University Student Hats Graduation Photo

Advice to the Parents of this Year’s Graduates

As our children graduate, parents need to consider what is next.

Dear parents of graduates,

Congratulations! From your post on Facebook, it is clear that you are filled with pride that your little one, or not so little one, has made it to this moment. They have worked hard and learned much. You have watched them struggle and succeed, and it is wonderful to celebrate the effort and growing.

When you take a break from the parties and the ceremonies and the posts on social media, I have a question for you. I’m not too worried about what your child will do next, because it seems likely that you have thought that through already and unless they are big enough to do it on their own, you have a plan in place. But I’m wondering, have you thought about how this graduation will change how you parent?

Our children moving up is as clear a reminder as we can get that they have mastered more skills and grown in competence. What this means for them: more challenges ahead and more opportunities. What it means for us, is that we need to take a minute, assess our game and come up with a revised plan.

You should, of course, keep loving them, keep enjoying their company. But now is also a good time to think about how you might want to make some changes to your relationship. I know you can remember a time when for the better and worse parenting meant doing it all for this person and no distinction between need and love. But now they are more capable, and with any luck, they are nearing that hoped-for goal of not needing you but still loving you.

The educational system is set up with clear guidelines or expectations so that you can look ahead and understand what will be demanded of your child in this next stage; not so parenting. Often we find ourselves either stumbling to change our parenting game when our children tell us explicitly — don’t hold my hand, that is for babies — or implicitly — not calling us from college — that things need to change. Or sometimes we are so glad that we no longer have to wash their hair, drive them to school or pay their bills that we fail to consider how these practical changes might impact our relationship.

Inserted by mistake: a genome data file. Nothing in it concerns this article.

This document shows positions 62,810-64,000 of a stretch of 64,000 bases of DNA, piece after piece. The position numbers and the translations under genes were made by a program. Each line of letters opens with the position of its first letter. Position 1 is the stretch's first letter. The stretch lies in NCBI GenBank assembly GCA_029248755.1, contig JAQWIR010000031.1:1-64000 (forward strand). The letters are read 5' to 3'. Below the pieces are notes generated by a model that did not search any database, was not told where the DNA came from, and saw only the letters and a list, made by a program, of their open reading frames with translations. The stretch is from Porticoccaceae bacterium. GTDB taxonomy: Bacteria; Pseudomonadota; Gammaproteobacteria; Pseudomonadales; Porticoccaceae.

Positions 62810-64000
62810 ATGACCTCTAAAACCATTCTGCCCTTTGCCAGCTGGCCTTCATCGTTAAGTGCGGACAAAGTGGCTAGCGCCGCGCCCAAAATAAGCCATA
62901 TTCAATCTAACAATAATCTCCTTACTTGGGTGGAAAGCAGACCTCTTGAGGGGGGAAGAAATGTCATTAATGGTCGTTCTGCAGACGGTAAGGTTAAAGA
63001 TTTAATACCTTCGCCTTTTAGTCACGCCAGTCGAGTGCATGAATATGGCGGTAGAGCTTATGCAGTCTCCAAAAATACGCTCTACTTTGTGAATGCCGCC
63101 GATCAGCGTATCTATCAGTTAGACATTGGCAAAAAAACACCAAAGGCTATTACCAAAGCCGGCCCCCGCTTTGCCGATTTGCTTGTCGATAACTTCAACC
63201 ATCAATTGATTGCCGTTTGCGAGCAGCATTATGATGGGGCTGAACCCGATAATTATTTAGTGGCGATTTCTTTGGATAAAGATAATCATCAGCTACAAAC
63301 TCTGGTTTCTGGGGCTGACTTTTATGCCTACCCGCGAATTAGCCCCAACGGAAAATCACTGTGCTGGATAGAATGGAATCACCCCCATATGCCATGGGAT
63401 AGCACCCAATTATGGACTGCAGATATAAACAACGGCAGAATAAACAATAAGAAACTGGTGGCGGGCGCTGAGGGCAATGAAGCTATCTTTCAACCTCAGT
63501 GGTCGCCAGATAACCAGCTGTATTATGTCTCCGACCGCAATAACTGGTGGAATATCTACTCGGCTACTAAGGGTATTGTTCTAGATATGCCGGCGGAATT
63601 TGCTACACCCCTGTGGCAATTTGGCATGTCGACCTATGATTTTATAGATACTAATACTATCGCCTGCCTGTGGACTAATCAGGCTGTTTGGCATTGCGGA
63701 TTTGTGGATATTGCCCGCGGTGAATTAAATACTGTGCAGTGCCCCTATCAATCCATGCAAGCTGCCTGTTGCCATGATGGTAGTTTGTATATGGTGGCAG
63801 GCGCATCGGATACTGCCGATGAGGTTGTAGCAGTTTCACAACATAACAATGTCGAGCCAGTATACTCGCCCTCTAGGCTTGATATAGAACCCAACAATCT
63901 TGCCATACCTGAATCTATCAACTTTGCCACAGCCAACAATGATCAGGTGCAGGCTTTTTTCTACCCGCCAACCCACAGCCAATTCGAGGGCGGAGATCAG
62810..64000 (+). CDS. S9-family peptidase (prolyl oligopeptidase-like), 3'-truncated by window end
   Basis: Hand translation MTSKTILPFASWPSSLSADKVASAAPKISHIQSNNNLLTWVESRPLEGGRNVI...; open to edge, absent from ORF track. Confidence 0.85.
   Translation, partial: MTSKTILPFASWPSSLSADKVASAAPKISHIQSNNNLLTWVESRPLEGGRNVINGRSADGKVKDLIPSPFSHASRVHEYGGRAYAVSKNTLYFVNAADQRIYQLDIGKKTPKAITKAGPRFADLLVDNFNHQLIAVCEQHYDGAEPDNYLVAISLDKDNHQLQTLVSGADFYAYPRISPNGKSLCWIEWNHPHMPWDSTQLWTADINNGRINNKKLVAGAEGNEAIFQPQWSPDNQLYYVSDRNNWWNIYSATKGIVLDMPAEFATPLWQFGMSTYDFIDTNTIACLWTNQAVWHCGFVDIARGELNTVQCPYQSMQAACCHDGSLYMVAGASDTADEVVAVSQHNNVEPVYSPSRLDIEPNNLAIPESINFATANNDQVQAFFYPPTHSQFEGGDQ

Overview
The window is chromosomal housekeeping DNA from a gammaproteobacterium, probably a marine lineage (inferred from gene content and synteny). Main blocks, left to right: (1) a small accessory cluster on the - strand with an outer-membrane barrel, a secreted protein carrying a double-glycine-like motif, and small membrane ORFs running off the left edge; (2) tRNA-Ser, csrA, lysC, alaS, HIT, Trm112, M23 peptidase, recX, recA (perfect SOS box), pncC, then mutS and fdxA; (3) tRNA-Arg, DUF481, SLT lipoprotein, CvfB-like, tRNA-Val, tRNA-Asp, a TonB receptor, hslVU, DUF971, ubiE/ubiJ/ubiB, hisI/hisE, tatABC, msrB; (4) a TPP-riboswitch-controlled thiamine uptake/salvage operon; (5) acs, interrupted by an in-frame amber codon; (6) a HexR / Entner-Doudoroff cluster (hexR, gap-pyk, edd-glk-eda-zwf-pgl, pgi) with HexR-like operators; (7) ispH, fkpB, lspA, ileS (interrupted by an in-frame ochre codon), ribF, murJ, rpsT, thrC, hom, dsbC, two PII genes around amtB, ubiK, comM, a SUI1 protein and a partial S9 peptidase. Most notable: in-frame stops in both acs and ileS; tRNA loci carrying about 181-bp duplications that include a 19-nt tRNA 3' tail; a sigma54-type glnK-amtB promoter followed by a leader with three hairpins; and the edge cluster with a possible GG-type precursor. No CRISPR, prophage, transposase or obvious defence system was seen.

There is no way to fully anticipate what the next stage of parenting will demand of us but even so, asking the question can help move us forward with intention. This won’t eliminate the awkward moments and challenges but it can help us plan for the outcomes we would like to see. Envisioning the outcomes is no guarantee of success but it is a starting point.

Some of those outcomes may be practical, like teaching your child to fish or pay their own bills. If that is the case, make a plan, buy a fishing rod, sit down with the bank statement and spreadsheet. Some of those outcomes may be less tangible, like being able to have honest conversations about difficult topics or being able to enjoy sitting in silence together. These goals too benefit from planning and setting aside time and intention. Imagine what, ultimately, a successful relationship with your adult child might look like, and begin to parent towards that vision.

Let your child know that you are making changes because you recognize that they are growing. Let them know that you respect their capacity and skill and are looking forward to having them take on more and look forward to being there as they do so.

As you snap that last final shot with your graduate, give yourself a pat on the back for having parented them to this moment. Then take a step back and consider where you will both go next.

May you go from strength to strength,

Rabbi Ruth

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